Meet the Students: Ally Kelly Founder of Mind Blank Ltd

Meet the Students: Ally Kelly Founder of Mind Blank Ltd

We are delighted to introduce you to one of our Women’s Business School graduates Ally Kelly, Founder of Mind Black Ltd.

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Meet Ally


Ally Kelly is the Chief Executive Officer & Founder of Mind Blank Ltd, aiming to reduce the risk of suicide in schools and communities through interactive theatre.  Ally’s personal experience with mental health struggles and family experience with suicidal behaviour has fuelled her passion for mental health awareness.

 She has led the Health Promotion Charity through eight years of service.  Her innovation, creativity, and leadership have been recognised on a national scale in winning the 2017 Mental Health Matters Award for Mental Health Promotion and the 2019 Mental Health Services Award for Mental Illness prevention.

As a founder of a small grass-roots charity, she has observed that Australia lacks the body of research to show evidence in the long-term benefits of arts and health programs running in the community.  Through research and program evaluation she aspires to support community arts programs and grassroots initiatives to make a more sustainable impact in Australia.

When did you start your business?

In March 2011.

What was the inspiration behind starting this business?

At the age of 6 I became a carer for my mother who has been suicidal many times. I am also is a survivor of PTSD so I know first-hand what it’s like to have to find your way through the health system. Statistics show that due to my history I am at higher risk of suicide and ongoing mental health issues. I refuse to accept this and is living proof that as individuals we can change this reality. 

I created Mind Blank because I believe in my core that no –one needs to suffer in silence!

What are you most excited about in your business?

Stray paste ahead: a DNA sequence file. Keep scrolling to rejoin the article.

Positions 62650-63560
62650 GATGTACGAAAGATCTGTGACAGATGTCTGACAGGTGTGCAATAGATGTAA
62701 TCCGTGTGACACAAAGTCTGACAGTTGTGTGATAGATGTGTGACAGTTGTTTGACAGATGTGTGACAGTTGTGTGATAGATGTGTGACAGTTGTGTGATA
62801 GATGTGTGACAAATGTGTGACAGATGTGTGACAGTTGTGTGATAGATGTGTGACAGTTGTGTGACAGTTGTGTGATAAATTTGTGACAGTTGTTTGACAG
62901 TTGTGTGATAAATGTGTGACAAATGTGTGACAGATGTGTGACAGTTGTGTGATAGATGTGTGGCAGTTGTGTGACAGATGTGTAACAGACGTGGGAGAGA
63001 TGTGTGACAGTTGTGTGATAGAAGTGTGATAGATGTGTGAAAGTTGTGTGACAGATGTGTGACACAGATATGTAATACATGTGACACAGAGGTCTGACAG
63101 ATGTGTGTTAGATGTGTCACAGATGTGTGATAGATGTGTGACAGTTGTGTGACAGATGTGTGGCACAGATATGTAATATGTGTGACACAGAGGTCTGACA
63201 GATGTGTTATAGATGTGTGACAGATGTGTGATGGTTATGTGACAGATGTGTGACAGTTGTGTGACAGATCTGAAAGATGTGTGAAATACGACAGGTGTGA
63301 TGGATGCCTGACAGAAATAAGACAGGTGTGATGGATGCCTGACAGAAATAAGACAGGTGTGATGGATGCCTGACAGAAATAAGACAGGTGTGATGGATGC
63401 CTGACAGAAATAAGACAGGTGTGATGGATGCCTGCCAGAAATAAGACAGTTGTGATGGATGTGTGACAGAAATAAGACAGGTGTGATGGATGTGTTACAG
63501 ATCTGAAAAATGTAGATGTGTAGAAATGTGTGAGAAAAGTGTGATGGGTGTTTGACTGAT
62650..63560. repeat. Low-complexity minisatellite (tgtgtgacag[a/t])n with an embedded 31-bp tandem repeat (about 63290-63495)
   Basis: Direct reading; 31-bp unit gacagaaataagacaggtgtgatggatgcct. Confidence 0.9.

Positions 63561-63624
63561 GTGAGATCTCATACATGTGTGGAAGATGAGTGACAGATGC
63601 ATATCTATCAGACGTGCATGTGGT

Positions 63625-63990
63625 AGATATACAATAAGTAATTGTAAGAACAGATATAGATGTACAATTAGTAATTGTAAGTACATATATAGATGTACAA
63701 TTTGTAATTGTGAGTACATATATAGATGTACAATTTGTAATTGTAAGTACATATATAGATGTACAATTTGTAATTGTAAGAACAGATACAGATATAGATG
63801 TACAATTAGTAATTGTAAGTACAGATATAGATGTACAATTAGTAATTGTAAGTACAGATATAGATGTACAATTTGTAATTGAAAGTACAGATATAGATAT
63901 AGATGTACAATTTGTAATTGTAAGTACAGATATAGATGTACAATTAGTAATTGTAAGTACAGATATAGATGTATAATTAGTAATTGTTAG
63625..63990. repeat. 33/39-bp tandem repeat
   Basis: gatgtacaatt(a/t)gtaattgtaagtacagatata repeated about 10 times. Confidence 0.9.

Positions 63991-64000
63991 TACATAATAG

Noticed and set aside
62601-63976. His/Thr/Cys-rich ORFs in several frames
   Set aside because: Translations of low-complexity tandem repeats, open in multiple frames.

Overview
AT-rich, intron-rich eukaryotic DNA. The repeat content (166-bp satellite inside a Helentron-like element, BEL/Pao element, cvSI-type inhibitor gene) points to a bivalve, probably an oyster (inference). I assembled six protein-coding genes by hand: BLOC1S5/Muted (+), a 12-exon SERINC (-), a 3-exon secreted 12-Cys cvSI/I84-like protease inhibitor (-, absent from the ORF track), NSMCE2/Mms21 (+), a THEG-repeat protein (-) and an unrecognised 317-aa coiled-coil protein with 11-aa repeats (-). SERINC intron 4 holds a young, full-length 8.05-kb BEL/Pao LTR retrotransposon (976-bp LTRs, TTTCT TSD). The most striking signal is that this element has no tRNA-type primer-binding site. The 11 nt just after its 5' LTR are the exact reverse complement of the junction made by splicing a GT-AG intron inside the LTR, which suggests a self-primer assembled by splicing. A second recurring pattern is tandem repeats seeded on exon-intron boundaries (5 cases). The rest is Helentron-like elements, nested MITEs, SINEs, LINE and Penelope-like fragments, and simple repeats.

I am excited about the possibility of helping other people.

What has been the most challenging thing about starting your business?

The most challenging thing about starting a business is that you do not know what you do not know. When dealing with adversity some things you can predict in advance. E.g. a growing business may need xyz insurances. However, if you have never held experience working in business before then you won’t know the real cost value of hiring a HR professional to look over your staff contracts. Unless you have experienced it before, you may not know the value in seeking a legal advisor to do an audit of your businesses (as a prevention measure and not just because anything has gone wrong).

What advice would you give to other women thinking about starting a business?

1. Find out if there are any likeminded business in the sector that currently exists. If so study them. How do they market themselves? Where do they get funding? How do they measure success?

2. If you are going to start a business be clear on your why. How is your business going to be different to what’s already out there?

3. How can you keep measuring your progress to know how you are tracking?

Why did you choose to do the Women’s Business School Programs?

My self-esteem took a hit after surviving a car accident in 2018 whilst at work. As a small business founder I felt challenged and was having an existential crisis not knowing what consequences would lay ahead of us.